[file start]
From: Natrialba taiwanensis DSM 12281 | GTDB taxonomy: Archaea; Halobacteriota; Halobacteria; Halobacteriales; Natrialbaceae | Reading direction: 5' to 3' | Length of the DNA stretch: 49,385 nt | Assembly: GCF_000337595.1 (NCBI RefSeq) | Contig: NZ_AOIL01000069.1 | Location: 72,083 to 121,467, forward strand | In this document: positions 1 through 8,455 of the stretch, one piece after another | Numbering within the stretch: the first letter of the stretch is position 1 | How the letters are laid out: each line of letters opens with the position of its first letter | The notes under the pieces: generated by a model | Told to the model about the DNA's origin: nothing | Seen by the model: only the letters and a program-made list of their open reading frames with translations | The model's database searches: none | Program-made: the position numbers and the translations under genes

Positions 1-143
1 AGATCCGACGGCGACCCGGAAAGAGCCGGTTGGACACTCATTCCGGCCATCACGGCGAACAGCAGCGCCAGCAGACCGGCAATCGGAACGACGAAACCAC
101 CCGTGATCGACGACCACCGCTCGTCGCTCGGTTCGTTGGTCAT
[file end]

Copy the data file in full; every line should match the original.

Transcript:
From: Natrialba taiwanensis DSM 12281 | GTDB taxonomy: Archaea; Halobacteriota; Halobacteria; Halobacteriales; Natrialbaceae | Reading direction: 5' to 3' | Length of the DNA stretch: 49,385 nt | Assembly: GCF_000337595.1 (NCBI RefSeq) | Contig: NZ_AOIL01000069.1 | Location: 72,083 to 121,467, forward strand | In this document: positions 1 through 8,455 of the stretch, one piece after another | Numbering within the stretch: the first letter of the stretch is position 1 | How the letters are laid out: each line of letters opens with the position of its first letter | The notes under the pieces: generated by a model | Told to the model about the DNA's origin: nothing | Seen by the model: only the letters and a program-made list of their open reading frames with translations | The model's database searches: none | Program-made: the position numbers and the translations under genes

Positions 1-143
1 AGATCCGACGGCGACCCGGAAAGAGCCGGTTGGACACTCATTCCGGCCATCACGGCGAACAGCAGCGCCAGCAGACCGGCAATCGGAACGACGAAACCAC
101 CCGTGATCGACGACCACCGCTCGTCGCTCGGTTCGTTGGTCAT